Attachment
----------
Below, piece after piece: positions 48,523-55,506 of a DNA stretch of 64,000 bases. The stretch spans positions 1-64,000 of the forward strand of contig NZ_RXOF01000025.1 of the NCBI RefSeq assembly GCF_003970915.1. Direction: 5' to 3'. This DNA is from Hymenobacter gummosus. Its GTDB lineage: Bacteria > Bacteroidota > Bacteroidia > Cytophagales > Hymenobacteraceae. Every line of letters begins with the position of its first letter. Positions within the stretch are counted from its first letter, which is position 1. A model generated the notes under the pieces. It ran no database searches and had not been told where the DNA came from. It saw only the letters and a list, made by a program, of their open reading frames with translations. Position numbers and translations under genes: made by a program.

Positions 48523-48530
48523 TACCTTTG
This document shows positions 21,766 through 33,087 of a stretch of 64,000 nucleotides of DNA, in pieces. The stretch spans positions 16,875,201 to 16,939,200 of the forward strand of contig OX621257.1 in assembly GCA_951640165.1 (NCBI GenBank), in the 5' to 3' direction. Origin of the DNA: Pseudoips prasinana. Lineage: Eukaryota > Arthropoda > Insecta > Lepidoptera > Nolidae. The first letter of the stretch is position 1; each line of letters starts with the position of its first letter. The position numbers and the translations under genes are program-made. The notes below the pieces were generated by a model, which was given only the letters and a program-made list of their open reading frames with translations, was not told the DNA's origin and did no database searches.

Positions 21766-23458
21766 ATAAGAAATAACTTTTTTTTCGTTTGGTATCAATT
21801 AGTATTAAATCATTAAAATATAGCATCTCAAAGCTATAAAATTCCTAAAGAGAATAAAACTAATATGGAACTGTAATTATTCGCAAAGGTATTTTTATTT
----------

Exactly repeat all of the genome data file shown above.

Below, piece after piece: positions 48,523-55,506 of a DNA stretch of 64,000 bases. The stretch spans positions 1-64,000 of the forward strand of contig NZ_RXOF01000025.1 of the NCBI RefSeq assembly GCF_003970915.1. Direction: 5' to 3'. This DNA is from Hymenobacter gummosus. Its GTDB lineage: Bacteria > Bacteroidota > Bacteroidia > Cytophagales > Hymenobacteraceae. Every line of letters begins with the position of its first letter. Positions within the stretch are counted from its first letter, which is position 1. A model generated the notes under the pieces. It ran no database searches and had not been told where the DNA came from. It saw only the letters and a list, made by a program, of their open reading frames with translations. Position numbers and translations under genes: made by a program.

Positions 48523-48530
48523 TACCTTTG
This document shows positions 21,766 through 33,087 of a stretch of 64,000 nucleotides of DNA, in pieces. The stretch spans positions 16,875,201 to 16,939,200 of the forward strand of contig OX621257.1 in assembly GCA_951640165.1 (NCBI GenBank), in the 5' to 3' direction. Origin of the DNA: Pseudoips prasinana. Lineage: Eukaryota > Arthropoda > Insecta > Lepidoptera > Nolidae. The first letter of the stretch is position 1; each line of letters starts with the position of its first letter. The position numbers and the translations under genes are program-made. The notes below the pieces were generated by a model, which was given only the letters and a program-made list of their open reading frames with translations, was not told the DNA's origin and did no database searches.

Positions 21766-23458
21766 ATAAGAAATAACTTTTTTTTCGTTTGGTATCAATT
21801 AGTATTAAATCATTAAAATATAGCATCTCAAAGCTATAAAATTCCTAAAGAGAATAAAACTAATATGGAACTGTAATTATTCGCAAAGGTATTTTTATTT